This Policy Brief details U.S. involvement in nation building. It gives several facts and figures regarding the sixteen countries in which the US has involved itself in this activity and gives suggested objectives that would ensure success.
"Resource Center: Financial Sanctions." US Department of the Treasury. www.treasury.gov/resource-center/sanctions/Programs/Pages/Programs.aspx (accessed July 17, 2011).
This site lists the current types of sanctions levied by the United States. Clicking on a sanction program gives more detail as to the specifics of the sanction and the countries affected.
Rosenberg, Jerry Martin. Nation-building: a Middle East recovery program. Lanham, Md.: University Press of America, 2352003.
This book describes US efforts at democratic support in the Middle East since the Marshall Plan. It also analyzes the possible future of these feuding countries.
- The Declaration of Independence. 1776.
- The Constitution of the United States. 1787.
- First Amendment to the Constitution of the United States
- O'Sullivan, John L.. "The Great Nation of Futurity." The United States Democratic Review. V6. Issue 23. Pp.426-430. New York: J. and H.G. Langley. 1839.
- Monroe, James. Monroe Doctrine. 1823.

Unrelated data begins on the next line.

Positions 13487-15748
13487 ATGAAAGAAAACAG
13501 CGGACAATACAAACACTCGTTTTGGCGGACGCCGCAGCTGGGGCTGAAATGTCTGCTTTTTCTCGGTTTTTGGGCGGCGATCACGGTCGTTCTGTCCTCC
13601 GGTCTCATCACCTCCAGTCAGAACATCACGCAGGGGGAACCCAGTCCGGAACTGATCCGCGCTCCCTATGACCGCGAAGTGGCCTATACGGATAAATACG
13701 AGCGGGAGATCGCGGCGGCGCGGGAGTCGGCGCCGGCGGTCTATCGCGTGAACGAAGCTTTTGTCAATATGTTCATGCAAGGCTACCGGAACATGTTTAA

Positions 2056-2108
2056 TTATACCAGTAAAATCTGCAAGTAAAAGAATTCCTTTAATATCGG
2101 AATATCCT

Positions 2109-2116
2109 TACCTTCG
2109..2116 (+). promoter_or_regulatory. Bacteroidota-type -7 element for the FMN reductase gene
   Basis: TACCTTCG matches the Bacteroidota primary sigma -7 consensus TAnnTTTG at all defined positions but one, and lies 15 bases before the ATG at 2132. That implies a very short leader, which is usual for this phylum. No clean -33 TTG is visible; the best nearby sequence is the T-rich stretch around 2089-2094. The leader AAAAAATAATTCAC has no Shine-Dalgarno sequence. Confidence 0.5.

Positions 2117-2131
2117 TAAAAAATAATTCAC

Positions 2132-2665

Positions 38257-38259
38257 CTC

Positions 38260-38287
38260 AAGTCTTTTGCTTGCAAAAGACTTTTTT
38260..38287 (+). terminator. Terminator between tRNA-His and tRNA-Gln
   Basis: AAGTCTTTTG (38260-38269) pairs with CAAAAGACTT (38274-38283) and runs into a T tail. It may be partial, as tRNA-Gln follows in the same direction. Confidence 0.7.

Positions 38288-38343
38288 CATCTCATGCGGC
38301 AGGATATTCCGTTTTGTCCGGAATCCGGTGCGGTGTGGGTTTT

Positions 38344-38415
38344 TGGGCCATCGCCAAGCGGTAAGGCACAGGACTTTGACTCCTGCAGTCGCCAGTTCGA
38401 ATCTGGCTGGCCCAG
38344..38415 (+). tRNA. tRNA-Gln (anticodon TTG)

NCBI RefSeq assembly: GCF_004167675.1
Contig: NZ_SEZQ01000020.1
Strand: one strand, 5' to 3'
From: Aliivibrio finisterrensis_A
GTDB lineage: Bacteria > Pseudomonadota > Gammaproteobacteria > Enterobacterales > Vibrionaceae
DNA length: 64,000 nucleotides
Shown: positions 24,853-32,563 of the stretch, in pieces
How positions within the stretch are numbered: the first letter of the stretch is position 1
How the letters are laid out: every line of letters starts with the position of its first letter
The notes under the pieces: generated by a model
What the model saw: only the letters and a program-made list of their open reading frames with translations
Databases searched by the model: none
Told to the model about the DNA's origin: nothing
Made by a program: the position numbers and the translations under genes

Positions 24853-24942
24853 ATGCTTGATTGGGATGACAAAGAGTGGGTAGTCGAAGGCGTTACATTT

- Roosevelt, Theodore. Roosevelt Corollary. 1904.
- Truman, Harry S. Truman Doctrine. 1947.
- Pei, Minxin, and Sara Kasper. "Lessons from the Past: The American Record on Nation Building." Carnegie Endowment for International Peace. www.carnegieendowment.org/files/Policybrief24.pdf (accessed July 13, 2011).
- Dobbins, James et al. The Beginner's Guide to Nation-Building. RAND Corporation. Santa Monica. 2007.
- Elliot, Kimbery A. etal. "Sanctions." The Library of Economics and Liberty. http://www.econlib.org/library/Enc/Sanctions.html. July 17, 2011.
- Pei, Minxin, and Sara Kasper. "Lessons from the Past: The American Record on Nation Building." Carnegie Endowment for International Peace. www.carnegieendowment.org/files/Policybrief24.pdf (accessed July 13, 2011).